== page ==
Mr. Seward to Mr. Koerner
Sir: The despatch of Mr. Perry, written at Marcia on the 26th of October and numbered 89, has been received. The account which it contains of the favor with which her Catholic Majesty and her ministers were welcomed on their recent progress through the kingdom is very interesting and gratifying to the President, who desires nothing in regard to Spain but a continuance of her peace and prosperity.
The attention of European states seems just beginning to be arrested by the fact that they are not merely isolated spectators of this civil war. They are coming to realize that it involves the solution of a problem in which, in one way or another, every European nation is concerned. Beyond a doubt, a change of the political relation of slavery to our own country will have bearings upon the like relation of slavery towards Spain. She has a right to regulate that relation for herself and colonies. Manifestly, therefore, Spain is deeply interested in our being left alone to deal with that question here in the way that shall be most conducive to the safety and welfare of our own country. Any other course would tend inevitably to enlarge this domestic strife into an unnecessary and dangerous international and universal war of opinion concerning African slavery.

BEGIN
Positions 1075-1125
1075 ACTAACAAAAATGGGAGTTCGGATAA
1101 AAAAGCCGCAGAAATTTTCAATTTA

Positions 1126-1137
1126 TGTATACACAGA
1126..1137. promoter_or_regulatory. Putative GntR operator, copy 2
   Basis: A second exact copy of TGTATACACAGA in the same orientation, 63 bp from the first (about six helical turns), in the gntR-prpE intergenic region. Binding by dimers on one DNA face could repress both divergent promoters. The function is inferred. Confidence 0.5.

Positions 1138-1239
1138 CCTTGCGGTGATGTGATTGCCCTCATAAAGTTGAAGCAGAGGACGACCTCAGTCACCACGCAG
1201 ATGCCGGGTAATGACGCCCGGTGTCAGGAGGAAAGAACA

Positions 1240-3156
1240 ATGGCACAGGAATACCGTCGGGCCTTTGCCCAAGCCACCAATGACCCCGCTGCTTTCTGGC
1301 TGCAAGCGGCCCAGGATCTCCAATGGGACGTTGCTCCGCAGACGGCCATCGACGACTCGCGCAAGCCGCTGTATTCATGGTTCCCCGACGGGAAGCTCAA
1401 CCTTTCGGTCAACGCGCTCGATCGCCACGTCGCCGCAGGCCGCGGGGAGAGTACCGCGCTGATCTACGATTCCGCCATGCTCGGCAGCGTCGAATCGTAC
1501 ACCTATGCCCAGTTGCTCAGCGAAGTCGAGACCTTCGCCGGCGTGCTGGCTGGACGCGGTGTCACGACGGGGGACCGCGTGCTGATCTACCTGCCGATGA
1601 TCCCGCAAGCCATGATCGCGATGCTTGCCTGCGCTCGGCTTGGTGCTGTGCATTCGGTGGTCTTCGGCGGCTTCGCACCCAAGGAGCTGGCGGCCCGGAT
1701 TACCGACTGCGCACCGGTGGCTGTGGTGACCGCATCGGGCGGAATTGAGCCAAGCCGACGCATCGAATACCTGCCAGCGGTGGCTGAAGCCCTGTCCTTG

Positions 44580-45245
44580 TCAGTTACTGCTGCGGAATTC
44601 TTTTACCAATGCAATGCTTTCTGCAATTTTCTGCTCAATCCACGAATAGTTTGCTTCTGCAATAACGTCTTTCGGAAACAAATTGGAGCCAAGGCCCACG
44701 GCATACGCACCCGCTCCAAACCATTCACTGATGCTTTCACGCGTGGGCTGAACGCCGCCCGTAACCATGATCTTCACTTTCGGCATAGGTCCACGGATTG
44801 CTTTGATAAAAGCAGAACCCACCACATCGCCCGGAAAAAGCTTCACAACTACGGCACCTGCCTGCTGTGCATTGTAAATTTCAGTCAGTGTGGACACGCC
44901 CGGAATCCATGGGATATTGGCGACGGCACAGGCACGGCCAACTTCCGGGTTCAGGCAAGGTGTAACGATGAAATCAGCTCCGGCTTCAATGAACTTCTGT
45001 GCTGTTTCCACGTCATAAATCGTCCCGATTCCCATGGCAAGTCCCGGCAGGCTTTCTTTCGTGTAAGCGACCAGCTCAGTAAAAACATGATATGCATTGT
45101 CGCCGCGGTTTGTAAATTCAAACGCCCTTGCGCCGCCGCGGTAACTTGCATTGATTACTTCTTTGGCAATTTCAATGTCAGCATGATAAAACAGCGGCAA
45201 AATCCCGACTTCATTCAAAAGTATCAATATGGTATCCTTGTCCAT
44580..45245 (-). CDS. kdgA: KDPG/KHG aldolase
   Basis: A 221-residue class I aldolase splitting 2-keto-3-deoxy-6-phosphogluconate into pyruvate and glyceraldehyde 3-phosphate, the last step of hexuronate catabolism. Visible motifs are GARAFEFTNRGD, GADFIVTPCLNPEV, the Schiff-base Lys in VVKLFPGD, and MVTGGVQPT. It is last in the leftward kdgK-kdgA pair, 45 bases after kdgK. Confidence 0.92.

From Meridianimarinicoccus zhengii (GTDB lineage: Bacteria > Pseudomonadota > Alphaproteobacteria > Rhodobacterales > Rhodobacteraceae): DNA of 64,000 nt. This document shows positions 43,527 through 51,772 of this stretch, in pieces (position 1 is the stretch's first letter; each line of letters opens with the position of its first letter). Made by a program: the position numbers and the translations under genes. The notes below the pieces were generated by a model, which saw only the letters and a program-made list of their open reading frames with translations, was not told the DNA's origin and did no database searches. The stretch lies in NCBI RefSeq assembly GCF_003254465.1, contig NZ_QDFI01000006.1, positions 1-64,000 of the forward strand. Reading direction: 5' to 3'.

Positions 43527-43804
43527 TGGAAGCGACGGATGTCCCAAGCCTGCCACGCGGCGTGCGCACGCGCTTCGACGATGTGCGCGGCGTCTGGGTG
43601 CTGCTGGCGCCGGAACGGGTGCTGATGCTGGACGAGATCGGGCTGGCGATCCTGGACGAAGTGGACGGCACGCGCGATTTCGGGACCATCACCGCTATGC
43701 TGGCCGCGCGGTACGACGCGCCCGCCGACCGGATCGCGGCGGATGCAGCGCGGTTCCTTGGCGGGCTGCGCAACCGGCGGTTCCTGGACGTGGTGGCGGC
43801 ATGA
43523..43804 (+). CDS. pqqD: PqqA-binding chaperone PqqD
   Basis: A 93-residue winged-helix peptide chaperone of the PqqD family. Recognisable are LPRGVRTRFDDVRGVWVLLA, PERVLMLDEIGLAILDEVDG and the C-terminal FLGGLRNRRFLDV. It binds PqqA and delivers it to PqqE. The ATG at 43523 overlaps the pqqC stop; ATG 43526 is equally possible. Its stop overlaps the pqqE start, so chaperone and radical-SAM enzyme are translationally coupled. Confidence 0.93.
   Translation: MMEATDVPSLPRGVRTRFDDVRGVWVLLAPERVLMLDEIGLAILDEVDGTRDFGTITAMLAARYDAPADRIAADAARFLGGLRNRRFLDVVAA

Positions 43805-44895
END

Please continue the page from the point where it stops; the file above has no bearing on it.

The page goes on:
I am, sir, your obedient servant,
Gustavus Koerner, Esq., &c., &c., &c., Madrid.